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Maybe we should make the backup QB position exempt from the salary cap. That way teams could pay a young 2nd stringer with promise to stick around more than 4 years. The way it is now if you draft a QB late and he develops into anything in 4 years teams can't afford to keep him and they have to start over.
 

Heyjoe4

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For the record, I don't agree with an exemption/separate cap for the QB, but that doesn't mean the idea/theory is not interesting. GB has a Franchise QB, one of the top players overall in the NFL. Would be cool to see how many elite players would really come to GB to play for the ring. Without AR12 money affecting the rest of the roster, Packers (in theory) could have a Dream Team (s/o Vince Young). There's really only a handful of elite QBs in the league, and it would be fascinating to see which philosophy wins out. The current model would just be on steroids!!! Knowing a player could get max dollars, would they still go to a team with a shaky QB in a large market? Or would they go to a small market, get max dollars, and play with an elite QB?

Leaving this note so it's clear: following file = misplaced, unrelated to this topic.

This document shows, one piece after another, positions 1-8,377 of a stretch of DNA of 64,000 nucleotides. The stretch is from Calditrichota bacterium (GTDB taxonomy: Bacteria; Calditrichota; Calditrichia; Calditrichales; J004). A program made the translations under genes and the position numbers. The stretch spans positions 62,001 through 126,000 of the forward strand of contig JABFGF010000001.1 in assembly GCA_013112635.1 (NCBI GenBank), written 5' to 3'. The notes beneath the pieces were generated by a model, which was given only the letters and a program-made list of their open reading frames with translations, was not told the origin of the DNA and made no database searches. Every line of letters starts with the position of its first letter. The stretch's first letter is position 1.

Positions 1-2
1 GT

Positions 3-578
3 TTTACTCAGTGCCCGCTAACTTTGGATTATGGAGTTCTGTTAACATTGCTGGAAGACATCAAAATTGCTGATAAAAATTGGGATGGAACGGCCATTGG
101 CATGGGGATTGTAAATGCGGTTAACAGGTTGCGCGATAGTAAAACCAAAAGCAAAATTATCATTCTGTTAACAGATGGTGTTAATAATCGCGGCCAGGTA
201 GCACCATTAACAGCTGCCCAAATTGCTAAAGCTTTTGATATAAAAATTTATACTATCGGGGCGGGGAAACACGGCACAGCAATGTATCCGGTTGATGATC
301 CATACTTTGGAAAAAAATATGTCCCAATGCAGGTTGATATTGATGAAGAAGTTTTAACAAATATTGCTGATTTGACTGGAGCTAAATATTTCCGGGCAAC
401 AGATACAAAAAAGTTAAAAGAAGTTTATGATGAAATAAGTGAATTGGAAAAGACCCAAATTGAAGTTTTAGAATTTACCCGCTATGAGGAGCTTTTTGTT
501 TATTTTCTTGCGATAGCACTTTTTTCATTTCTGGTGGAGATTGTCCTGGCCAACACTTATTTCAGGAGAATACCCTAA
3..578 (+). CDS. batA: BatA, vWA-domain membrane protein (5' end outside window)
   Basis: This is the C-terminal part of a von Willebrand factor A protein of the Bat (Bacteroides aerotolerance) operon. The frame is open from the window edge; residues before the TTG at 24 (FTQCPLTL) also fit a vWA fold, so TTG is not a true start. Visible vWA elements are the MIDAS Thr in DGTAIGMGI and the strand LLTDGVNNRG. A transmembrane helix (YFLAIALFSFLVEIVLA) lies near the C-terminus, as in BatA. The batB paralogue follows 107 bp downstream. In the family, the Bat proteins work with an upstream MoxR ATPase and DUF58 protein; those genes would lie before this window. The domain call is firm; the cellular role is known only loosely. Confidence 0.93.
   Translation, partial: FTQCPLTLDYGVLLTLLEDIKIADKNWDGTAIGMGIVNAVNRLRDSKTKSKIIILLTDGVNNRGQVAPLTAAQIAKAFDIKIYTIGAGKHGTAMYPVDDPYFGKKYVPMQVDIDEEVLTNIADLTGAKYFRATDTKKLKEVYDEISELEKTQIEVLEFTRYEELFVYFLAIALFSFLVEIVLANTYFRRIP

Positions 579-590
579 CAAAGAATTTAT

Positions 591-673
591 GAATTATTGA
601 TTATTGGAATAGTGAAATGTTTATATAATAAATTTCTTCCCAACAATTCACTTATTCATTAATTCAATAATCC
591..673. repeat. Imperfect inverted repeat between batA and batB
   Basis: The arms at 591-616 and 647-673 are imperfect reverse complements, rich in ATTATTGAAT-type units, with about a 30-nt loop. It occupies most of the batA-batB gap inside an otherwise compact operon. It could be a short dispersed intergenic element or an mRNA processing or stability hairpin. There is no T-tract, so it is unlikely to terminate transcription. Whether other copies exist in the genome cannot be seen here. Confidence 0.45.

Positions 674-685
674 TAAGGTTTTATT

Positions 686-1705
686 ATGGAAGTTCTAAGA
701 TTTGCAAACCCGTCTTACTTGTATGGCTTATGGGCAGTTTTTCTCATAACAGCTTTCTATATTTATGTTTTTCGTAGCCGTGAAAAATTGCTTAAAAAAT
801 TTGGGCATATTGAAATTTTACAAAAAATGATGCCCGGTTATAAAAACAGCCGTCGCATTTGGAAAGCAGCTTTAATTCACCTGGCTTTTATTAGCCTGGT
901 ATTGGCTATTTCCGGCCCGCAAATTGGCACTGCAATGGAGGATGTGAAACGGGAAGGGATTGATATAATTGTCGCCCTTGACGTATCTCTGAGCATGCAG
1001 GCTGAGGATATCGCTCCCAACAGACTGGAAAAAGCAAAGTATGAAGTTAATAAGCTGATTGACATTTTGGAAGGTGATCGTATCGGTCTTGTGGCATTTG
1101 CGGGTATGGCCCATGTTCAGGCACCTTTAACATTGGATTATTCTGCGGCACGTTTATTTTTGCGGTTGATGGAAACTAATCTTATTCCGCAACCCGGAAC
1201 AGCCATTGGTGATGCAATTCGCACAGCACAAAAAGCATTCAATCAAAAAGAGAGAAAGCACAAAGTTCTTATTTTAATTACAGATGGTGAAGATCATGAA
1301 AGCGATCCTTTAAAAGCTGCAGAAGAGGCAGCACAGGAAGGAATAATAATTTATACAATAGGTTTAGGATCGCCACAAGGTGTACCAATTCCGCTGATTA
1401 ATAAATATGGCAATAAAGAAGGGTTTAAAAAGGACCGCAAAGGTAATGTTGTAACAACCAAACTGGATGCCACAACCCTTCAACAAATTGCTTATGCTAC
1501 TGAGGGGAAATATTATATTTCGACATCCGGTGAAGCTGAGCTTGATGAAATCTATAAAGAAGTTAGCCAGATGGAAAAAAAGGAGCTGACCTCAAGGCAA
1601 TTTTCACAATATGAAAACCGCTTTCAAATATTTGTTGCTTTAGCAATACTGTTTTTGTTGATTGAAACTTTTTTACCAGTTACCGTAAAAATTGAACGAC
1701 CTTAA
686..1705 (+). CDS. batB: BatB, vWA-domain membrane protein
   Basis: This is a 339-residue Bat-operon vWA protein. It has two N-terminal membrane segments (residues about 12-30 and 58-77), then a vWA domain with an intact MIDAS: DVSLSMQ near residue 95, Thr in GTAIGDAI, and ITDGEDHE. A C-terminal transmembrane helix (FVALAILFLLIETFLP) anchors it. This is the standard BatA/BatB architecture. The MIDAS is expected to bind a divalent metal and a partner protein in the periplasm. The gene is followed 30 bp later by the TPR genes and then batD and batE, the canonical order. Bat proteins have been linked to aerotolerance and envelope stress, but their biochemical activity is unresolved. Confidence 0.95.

It would depend on how the dollars are allocateds, if they are allocated, by the league. A small market like GB won’t generate the advertising/promotion revenue of NYC. Now if the league ensures (through revenue sharing) that each team gets the same dollars to spend on QB, that changes the calculus. But given the size of these salaries, I doubt that teams in NYC would want to, essentially, subsidize other teams. That’s the way the current salary cap works. The NFL has common revenue sources, TV contracts being the biggest, and then they allocate those dollars equally to each team. I agree it’s an interesting concept, I’m just not sure it would work differently from the cap system in place.
 
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To clear up any confusion...the Franchise QB's money does not affect the team's salary cap. Separate cap for Franchise QB and a separate cap for the other players on the roster (including backup QBs).